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Clin Nutr. 2014 Jun;33(3):448-58. doi: 10.1016/j.clnu.2013.06.013. Epub 2013 Jun 26.

Glycine administration attenuates skeletal muscle wasting in a mouse model of cancer cachexia.

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Basic and Clinical Myology Laboratory, Department of Physiology, The University of Melbourne, Victoria 3010, Australia.
Basic and Clinical Myology Laboratory, Department of Physiology, The University of Melbourne, Victoria 3010, Australia. Electronic address:



The non-essential amino acid, glycine, is often considered biologically neutral, but some studies indicate that it could be an effective anti-inflammatory agent. Since inflammation is central to the development of cancer cachexia, glycine supplementation represents a simple, safe and promising treatment. We tested the hypothesis that glycine supplementation reduces skeletal muscle inflammation and preserves muscle mass in tumor-bearing mice.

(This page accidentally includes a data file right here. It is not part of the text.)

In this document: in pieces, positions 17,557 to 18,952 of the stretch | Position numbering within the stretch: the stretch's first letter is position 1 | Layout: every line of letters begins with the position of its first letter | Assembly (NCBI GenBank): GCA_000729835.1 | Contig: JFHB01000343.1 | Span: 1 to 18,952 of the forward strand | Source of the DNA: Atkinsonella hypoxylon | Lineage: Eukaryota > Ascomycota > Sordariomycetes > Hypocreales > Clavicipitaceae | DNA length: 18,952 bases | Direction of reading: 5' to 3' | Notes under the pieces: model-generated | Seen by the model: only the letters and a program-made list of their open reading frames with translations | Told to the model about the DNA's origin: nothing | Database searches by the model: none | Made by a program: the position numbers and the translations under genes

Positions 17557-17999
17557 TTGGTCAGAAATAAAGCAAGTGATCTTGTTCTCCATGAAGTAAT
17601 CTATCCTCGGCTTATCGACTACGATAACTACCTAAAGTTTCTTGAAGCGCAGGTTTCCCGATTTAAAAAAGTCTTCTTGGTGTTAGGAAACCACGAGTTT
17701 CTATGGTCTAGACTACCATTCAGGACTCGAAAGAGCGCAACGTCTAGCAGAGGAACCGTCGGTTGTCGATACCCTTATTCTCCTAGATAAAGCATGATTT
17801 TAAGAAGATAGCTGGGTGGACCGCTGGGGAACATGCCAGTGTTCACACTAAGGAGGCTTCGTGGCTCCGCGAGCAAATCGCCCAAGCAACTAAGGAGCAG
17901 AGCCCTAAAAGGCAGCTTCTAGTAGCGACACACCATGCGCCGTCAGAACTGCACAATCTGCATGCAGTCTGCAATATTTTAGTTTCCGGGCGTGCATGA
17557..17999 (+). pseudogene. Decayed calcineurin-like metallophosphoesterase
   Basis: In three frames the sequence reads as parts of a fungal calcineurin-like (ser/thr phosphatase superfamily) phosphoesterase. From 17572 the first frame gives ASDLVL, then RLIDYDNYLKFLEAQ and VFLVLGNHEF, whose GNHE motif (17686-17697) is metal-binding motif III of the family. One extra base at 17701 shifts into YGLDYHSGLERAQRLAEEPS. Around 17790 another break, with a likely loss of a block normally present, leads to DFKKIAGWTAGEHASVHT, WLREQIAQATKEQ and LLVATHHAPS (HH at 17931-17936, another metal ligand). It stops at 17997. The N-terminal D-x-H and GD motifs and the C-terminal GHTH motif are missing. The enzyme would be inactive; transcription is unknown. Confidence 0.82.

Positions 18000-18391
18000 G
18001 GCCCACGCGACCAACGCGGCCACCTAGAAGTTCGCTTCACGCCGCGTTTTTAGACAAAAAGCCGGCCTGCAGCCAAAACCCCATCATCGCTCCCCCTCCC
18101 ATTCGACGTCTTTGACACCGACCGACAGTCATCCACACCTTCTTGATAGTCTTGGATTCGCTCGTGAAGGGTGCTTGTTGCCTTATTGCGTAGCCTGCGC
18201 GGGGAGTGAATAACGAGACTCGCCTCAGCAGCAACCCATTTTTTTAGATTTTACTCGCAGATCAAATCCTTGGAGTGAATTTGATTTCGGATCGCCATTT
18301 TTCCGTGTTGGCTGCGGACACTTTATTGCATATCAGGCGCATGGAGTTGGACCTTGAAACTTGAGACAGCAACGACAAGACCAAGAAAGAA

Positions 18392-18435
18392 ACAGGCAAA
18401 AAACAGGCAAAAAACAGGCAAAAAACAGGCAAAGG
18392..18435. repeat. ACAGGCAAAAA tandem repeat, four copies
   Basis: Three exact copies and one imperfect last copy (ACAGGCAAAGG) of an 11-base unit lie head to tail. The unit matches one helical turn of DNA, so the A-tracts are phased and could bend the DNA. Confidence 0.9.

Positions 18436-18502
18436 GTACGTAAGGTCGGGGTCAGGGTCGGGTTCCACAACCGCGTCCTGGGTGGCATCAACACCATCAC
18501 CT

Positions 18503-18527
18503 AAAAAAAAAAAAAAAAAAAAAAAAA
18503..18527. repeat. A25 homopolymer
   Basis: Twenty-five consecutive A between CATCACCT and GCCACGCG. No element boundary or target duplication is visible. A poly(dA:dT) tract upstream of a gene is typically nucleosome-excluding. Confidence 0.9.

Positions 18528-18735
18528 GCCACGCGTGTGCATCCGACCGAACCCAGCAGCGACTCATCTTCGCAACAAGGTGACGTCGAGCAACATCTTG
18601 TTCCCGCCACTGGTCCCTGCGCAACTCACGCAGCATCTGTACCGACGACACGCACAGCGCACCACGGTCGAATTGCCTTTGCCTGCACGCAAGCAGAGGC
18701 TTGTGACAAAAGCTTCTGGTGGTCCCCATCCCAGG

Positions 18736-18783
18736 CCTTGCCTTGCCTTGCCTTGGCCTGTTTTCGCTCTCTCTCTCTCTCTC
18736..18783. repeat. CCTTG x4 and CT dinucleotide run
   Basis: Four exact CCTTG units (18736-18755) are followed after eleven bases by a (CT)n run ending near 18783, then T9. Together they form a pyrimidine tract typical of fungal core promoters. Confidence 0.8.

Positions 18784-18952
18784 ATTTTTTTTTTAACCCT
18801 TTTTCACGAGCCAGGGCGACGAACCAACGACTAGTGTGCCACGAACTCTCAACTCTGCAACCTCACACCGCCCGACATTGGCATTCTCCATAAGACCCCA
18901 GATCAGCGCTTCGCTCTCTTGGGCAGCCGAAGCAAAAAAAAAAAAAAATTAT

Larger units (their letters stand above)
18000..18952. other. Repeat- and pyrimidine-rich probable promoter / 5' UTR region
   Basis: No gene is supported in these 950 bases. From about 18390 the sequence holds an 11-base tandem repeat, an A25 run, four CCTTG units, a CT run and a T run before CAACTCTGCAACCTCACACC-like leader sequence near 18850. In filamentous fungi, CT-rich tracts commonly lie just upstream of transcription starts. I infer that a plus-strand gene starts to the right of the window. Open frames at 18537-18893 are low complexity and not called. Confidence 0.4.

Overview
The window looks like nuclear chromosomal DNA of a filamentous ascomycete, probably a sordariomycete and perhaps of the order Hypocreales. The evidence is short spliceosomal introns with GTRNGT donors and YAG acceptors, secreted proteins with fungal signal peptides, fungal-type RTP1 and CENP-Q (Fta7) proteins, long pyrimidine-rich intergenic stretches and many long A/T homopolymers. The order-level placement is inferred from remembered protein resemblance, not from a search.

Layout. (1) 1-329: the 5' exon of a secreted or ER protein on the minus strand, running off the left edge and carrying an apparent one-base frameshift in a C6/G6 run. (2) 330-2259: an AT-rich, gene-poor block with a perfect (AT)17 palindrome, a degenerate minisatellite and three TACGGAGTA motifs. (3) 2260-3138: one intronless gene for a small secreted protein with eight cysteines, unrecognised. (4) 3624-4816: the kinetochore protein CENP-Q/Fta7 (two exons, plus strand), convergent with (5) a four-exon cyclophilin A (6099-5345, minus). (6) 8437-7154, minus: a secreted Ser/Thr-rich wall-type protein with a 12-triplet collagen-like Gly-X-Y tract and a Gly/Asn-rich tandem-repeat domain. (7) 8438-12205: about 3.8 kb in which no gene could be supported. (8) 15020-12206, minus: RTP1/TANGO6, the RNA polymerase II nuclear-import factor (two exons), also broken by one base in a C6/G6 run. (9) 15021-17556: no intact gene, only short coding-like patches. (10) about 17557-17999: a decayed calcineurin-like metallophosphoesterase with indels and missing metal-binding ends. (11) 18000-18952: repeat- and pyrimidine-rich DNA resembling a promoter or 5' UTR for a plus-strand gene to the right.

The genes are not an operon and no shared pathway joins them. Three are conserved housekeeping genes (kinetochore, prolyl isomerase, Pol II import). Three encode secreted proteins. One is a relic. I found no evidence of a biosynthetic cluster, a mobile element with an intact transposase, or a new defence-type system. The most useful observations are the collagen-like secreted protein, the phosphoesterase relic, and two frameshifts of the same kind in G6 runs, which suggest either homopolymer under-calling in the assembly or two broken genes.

To induce cachexia, CD2F1 mice received a subcutaneous injection of PBS (control, n = 12) or C26 tumor cells (n = 32) in accordance with the protocols developed by Murphy et al. [Murphy KT, Chee A, Trieu J, Naim T, Lynch GS. Importance of functional and metabolic impairments in the characterization of the C-26 murine model of cancer cachexia. Dis Models Mech 2012;5(4):533-545.]. Subcutaneous injections of glycine (n = 16) or PBS (n = 16) were administered daily for 21 days and at the conclusion of treatment, selected muscles, tumor and adipose tissue were collected and prepared for Real-Time RT-PCR or western blot analysis.


Glycine attenuated the loss of fat and muscle mass, blunted increases in markers of inflammation (F4/80, P = 0.01 & IL-6 mRNA, P = 0.01) and atrophic signaling (MuRF, P = 0.047; atrogin-1, P = 0.04; LC3B, P = 0.06 and; BNIP3, P = 0.10) and tended to attenuate the loss of body mass (P = 0.07), muscle function (P = 0.06), and oxidative stress (GSSG/GSH, P = 0.06 and DHE, P = 0.07) seen in tumor-bearing mice. Preliminary studies that compared the effect of glycine administration with isonitrogenous doses of alanine or citrulline showed that the observed protective effect was specific to glycine.


Glycine protects skeletal muscle from cancer-induced wasting and loss of function, reduces the oxidative and inflammatory burden, and reduces the expression of genes associated with muscle protein breakdown in cancer cachexia. Importantly, these effects were glycine specific.


C-26 tumor-bearing mice; Inflammation; Muscle function; Muscle mass

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